With every swipe, a cashier sweats on COVID-19
As the number of COVID-19 cases inch up in Jamaica, Michaelann Mills arrives to work with apprehension. Her hair virtually stands on end as she prepares to go to battle with the prospect of every cough, sniffle, sneeze and wheeze being a missile unleashed with the great unknown.
While there has been great focus on doctors and nurses on the front line, supermarket workers interact with hundreds of customers per day as householders shop round the clock to feed hungry kids stuck at home with schools nationwide closed for a month.
Mills, a cashier at Lee’s Food Fair at Boulevard Shopping Centre in Pembroke Hall, admits that she is scared because carriers of the novel coronavirus, or SARS-CoV-2, are sometimes asymptomatic, meaning they do not present any of the telltale signs of the infection.
Although COVID-19 has shuttered many organisations, supermarkets have been designated as an essential-type sector seeking to satisfy a ceaseless demand for food and antiviral supplies.
Despite rigid sanitisation protocols, Mills is fearful that she is vulnerable because of the high volume of foot traffic.
“We deal with all types of people every day, and we don’t know what they have. ... Sometimes me really want run from them and they are the ones asking if you wash you hands,” she said.
Mills said that supermarket staff clean counters “as often as possible”, sometimes repeating the procedure after processing every other customer.
The mother of a four-year-old boy, Mills’ heightened anxiety is symptomatic of the new normal of hypercleanliness that has swept Jamaica since the first case of the virus was recorded here on March 10. Since then, 58 other cases have emerged and three COVID-19 patients have died.
Disinfection before entering home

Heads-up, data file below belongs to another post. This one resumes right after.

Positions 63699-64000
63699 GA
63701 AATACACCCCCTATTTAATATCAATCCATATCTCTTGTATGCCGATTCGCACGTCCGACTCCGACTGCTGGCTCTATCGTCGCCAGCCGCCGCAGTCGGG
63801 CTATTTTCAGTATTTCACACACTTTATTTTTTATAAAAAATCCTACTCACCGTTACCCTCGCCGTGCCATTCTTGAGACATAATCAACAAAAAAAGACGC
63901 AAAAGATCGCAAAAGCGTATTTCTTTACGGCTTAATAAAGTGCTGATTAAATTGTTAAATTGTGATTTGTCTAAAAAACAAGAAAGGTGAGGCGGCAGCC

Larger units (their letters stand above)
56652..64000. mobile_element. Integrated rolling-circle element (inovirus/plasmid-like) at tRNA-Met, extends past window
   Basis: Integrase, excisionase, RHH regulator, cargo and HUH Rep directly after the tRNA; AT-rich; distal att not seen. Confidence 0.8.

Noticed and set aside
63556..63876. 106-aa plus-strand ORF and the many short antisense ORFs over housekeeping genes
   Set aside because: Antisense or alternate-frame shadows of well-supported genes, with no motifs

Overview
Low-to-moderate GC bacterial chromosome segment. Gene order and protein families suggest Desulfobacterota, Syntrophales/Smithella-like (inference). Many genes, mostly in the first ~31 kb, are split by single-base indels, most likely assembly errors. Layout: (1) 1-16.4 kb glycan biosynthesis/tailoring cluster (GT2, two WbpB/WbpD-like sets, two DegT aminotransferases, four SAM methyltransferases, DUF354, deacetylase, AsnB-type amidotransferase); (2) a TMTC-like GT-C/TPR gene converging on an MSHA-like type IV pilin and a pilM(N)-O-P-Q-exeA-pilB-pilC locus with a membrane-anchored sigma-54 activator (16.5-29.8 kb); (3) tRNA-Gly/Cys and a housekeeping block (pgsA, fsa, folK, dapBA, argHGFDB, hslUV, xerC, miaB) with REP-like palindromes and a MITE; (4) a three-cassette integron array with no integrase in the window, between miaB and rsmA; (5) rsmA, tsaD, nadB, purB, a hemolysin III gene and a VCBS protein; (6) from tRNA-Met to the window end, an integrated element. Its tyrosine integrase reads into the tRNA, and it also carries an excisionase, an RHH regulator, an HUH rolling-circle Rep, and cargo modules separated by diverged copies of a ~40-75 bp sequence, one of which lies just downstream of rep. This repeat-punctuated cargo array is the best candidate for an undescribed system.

News like that has reinforced a new regime of disinfection before she enters her home.
“I have a baby at home who is asthmatic, so I am not sure if I am going to carry home something to him and they said that they are at high risk,” Mills told The Gleaner yesterday.
She disrobes outside, washes her hands, and engages in further sanitation before coming through the front door and greeting her son. Going through that routine, she said, was worth the sacrifice for safeguarding her boy.
Meanwhile, Goy Chensue, manager at Lee’s, revealed that he has placed markers in the cashing aisles to ensure customers practise social distancing of at least three feet and has also provided hand sanitiser at every workstation.
“It is very important for my employees to keep safe, because without them, we might have to close. If one person catches it, we have to close and then sanitise the whole place again, and we don’t even know when we would open back.
Over at Super Shoppers Fair, a supermarket at the Sovereign on the Boulevard complex, all cashiers donned plastic face shields.
Shevaley Stewart said that while she fears contracting COVID-19, she feels much safer when interacting with customers.
“Everything is all right so far because we are wearing a shield and we have our sanitiser,” she said, affirming that she goes through hand-cleansing routines every 10 minutes.